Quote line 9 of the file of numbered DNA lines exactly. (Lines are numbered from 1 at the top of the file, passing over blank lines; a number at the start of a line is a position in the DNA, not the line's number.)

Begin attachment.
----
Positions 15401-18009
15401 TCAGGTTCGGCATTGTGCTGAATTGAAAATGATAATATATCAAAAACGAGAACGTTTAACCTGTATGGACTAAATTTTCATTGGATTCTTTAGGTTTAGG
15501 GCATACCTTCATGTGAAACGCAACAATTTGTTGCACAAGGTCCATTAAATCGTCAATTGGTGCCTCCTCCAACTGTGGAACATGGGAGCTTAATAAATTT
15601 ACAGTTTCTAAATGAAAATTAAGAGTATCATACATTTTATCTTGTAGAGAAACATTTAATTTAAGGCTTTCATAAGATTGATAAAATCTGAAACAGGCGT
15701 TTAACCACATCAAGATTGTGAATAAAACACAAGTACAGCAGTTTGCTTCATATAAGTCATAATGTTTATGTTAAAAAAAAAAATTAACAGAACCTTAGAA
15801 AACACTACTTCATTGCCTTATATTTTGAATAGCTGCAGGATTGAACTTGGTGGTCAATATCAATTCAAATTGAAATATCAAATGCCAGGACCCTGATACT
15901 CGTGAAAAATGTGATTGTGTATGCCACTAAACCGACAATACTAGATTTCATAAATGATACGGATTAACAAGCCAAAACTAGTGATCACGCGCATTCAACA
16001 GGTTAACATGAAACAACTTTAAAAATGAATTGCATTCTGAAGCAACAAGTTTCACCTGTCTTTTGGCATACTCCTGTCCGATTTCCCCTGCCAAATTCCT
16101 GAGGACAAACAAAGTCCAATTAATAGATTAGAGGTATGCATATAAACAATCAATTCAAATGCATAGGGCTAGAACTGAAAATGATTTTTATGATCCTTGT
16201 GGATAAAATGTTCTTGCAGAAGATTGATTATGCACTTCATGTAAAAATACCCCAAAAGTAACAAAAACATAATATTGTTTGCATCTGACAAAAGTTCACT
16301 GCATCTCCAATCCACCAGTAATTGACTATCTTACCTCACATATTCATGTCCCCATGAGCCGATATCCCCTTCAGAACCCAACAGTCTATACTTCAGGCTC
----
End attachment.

16101 GAGGACAAACAAAGTCCAATTAATAGATTAGAGGTATGCATATAAACAATCAATTCAAATGCATAGGGCTAGAACTGAAAATGATTTTTATGATCCTTGT